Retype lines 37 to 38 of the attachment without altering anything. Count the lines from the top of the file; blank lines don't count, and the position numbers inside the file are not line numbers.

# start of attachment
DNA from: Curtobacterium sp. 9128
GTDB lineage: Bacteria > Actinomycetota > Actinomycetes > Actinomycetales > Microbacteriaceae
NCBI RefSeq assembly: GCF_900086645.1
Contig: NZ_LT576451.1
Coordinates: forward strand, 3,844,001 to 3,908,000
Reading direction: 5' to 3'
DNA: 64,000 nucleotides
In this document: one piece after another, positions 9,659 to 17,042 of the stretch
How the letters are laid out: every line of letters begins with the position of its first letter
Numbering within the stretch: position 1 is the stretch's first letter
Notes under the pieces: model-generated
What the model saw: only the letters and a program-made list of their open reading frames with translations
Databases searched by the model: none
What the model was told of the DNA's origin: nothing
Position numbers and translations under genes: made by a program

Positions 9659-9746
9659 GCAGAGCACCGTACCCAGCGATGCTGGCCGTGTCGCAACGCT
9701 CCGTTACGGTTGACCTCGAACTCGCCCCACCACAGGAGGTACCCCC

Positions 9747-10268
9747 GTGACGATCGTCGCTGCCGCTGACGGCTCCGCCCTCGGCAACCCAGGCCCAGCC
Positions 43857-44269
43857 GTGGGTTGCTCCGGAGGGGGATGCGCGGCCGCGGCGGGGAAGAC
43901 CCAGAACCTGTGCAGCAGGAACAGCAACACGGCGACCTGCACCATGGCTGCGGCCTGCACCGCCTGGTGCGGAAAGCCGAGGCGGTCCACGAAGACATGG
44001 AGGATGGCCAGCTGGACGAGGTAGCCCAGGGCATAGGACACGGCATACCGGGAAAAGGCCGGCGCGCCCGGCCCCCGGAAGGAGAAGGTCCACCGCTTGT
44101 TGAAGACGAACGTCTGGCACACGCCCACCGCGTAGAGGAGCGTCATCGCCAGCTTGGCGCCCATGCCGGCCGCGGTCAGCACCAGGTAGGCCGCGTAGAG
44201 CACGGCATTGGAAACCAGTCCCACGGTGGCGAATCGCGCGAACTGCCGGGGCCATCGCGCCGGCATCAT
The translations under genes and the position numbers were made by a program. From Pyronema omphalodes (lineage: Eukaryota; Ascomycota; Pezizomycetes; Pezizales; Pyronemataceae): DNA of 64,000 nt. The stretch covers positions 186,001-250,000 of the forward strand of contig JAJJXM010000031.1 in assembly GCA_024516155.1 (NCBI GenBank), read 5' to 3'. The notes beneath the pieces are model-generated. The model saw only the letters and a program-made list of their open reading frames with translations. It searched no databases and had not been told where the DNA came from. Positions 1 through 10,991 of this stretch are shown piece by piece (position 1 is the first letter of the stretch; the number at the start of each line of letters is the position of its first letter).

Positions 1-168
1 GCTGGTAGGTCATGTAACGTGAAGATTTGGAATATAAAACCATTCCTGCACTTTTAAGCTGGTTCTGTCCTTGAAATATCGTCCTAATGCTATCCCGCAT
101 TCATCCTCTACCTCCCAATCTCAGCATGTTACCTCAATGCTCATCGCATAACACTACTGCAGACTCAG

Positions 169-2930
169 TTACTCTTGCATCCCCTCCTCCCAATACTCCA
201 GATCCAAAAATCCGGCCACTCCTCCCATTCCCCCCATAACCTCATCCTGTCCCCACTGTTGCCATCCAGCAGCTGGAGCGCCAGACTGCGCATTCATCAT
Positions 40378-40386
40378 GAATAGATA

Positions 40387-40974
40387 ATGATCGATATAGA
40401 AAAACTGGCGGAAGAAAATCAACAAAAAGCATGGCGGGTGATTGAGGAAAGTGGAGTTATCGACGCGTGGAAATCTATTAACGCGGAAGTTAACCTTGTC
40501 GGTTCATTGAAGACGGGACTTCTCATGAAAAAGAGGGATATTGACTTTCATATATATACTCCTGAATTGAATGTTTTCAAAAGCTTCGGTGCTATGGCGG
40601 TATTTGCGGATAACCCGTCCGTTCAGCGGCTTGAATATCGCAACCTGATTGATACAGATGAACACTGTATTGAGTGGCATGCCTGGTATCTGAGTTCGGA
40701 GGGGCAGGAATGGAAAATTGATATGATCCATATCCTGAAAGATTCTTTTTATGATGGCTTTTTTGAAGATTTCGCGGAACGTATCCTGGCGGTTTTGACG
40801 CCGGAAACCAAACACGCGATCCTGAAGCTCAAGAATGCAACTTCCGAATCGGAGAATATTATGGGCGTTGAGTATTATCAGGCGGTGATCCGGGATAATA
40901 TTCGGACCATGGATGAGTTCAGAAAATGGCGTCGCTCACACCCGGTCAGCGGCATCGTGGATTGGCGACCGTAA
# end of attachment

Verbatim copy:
40387 ATGATCGATATAGA
40401 AAAACTGGCGGAAGAAAATCAACAAAAAGCATGGCGGGTGATTGAGGAAAGTGGAGTTATCGACGCGTGGAAATCTATTAACGCGGAAGTTAACCTTGTC